Re:Verse passage – Mark 2:18-22 (day three)
“One puts new wine into fresh wineskins.”
Across the Old and New Testaments, the witness of the Bible is that God shatters the understanding of what’s possible. God is “going to do something new;” he’s “created a new thing on the earth;” the Lord is “making all things new.” And when the Bible says new, it means new: the insignificant soaring to greatness, the weak confounding the strong, the meek inheriting the earth, the blind seeing, the captive tasting freedom, and ultimately, the dead rising to life. What do all these new possibilities require? A place to take root. If God were to confront you with a new possibility – which often looks like something you would least consider to be a work of God – would you recognize it? It’s likely he’s confronting you all the time. Take a second look.
Re:Verse passage – Mark 2:13-17 (day three)
“He saw Levi the son of Alphaeus sitting in the tax booth.”
Jesus saw Levi (called Matthew in the other gospels), but it wasn’t merely an instance of line-of-sight, x-y axis perception. He saw “Levi the son of Alphaeus sitting in the tax booth.” Here was a person with a name, a familial context, a social circle, a skill set, weighed down with the burden of living and working in two cultures – one Jewish, one Roman. That’s far more than “human in field of vision.” What could happen to this man and to the world if Levi turned his interests, his knowledge, his abilities, his influence, his physical presence, and his energy toward eternal realities? It was with that kind of whole-person thinking that Jesus looked at this individual. Jesus will teach us to consider others with such whole-person thinking as well.
Re:Verse passage – Mark 2:1-12 (day three)
“Who can forgive sins but God alone?”
There’s a perverse logic at work in the kind of reasoning that claims the act of forgiveness is above one’s pay grade. If forgiveness is the domain of God alone, you don’t have to bother with cancelling the moral debt of people who’ve wronged you. Let ‘em take it up with God. But Jesus doesn’t just show us what forgiveness looks like. He tells us that unless we forgive those in our debt, no life with God is possible (see Matthew 18), and that the way we treat one another has eternal consequences (“Whatsoever ye shall bind on earth shall be bound in heaven” – again, see Matthew 18). To say “some things only God can do” is often a very clever way to dodge the kind of life that our Lord calls us to live.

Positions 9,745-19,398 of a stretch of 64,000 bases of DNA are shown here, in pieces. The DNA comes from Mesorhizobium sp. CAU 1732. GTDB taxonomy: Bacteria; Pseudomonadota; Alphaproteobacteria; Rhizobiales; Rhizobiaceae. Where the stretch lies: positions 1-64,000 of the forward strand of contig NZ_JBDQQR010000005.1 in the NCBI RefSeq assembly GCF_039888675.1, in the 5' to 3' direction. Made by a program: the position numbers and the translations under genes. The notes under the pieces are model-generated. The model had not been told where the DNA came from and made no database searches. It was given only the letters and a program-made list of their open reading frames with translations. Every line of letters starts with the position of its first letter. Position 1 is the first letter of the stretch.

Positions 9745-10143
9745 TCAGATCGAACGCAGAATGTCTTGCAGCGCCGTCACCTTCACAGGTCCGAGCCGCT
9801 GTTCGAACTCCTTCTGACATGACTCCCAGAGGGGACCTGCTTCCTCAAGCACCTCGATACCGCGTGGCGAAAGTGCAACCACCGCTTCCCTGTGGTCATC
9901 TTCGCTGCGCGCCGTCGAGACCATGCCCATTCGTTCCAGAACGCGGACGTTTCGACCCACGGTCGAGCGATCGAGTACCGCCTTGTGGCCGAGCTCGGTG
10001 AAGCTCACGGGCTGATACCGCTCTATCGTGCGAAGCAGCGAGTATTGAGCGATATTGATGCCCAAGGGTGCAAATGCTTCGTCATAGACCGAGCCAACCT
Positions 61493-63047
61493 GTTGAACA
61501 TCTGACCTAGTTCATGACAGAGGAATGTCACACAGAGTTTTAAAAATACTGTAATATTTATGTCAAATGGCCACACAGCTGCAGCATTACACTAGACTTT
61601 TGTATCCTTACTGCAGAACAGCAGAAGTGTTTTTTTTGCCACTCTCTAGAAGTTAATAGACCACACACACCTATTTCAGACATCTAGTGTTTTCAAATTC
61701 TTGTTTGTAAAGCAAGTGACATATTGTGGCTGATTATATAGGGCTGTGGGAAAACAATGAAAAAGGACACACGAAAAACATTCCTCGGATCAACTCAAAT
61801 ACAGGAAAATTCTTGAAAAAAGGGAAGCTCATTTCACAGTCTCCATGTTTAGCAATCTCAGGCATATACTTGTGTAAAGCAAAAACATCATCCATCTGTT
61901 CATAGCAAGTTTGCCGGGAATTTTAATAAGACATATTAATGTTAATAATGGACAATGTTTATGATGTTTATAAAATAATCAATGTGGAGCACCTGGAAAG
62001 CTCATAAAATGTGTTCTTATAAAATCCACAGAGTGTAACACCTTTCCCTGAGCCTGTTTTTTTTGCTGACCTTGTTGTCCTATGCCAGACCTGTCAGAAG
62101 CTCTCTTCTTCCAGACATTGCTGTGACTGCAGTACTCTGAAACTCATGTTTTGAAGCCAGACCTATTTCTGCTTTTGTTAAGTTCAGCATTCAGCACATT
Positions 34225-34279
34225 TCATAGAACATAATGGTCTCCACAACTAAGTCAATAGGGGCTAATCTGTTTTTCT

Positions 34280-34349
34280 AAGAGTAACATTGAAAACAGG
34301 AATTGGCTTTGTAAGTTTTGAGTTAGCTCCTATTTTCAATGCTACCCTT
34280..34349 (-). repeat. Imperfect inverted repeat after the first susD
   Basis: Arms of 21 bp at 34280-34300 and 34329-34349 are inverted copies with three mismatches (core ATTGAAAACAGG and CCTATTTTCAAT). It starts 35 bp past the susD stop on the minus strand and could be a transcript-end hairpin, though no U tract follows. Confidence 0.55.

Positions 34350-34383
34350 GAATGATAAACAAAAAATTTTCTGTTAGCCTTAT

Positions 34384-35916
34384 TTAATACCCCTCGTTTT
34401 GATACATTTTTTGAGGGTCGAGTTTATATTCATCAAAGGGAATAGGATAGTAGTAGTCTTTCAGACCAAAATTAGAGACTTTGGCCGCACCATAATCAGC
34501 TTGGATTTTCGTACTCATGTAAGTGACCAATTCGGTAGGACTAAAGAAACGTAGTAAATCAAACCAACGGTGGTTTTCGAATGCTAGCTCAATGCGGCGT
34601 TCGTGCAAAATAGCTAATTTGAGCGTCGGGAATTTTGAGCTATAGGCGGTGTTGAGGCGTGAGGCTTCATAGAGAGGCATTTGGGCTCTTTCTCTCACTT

Re:Verse passage – Mark 1:36-45 (day three)
“Go, show yourself to the priest and offer for your cleansing what Moses commanded, as a testimony to them.”
Theories differ as to how miracles happen. Some say they result from a suspension of the laws of nature: molecules of water vanish from existence and molecules of wine appear in their place. Others say no, miracles result from a mastery of the laws of nature: an enormous amount of energy is brought to bear to break the water’s molecular and atomic bonds and reassemble them into the molecules for ethyl alcohol, etc. At issue, though, is not the method of Jesus’s miracles, but rather their meaning. Without meaning, a miracle will carry no soul-healing power. Jesus told the man that only the fellowship of God’s people would teach him this miracle’s place in the purpose and potential of his life.
Re:Verse passage – Mark 1:21-35 (day three)
“Immediately on the Sabbath [Jesus] entered the synagogue and began to teach.”
Jesus would have delivered the brief homily that members of the community or itinerant rabbis were encouraged to give after the reading of the scriptures. Brief indeed. Mark doesn’t present that sermon here, but the one that Luke records in chapter 4 of his gospel amounts to less than 130 words in English. “No one’s ever heard a bad short sermon,” goes the old saying. The congregation in Luke apparently disagreed; that sermon ended with the attempted murder of the preacher. Words have power. No one knew this better than Christ himself, through whom all things were made with a word. The words Jesus preached were met variously with anger, elation, fear, hope, puzzlement, and faith. At issue is not whether a person will respond to Christ’s words, but how.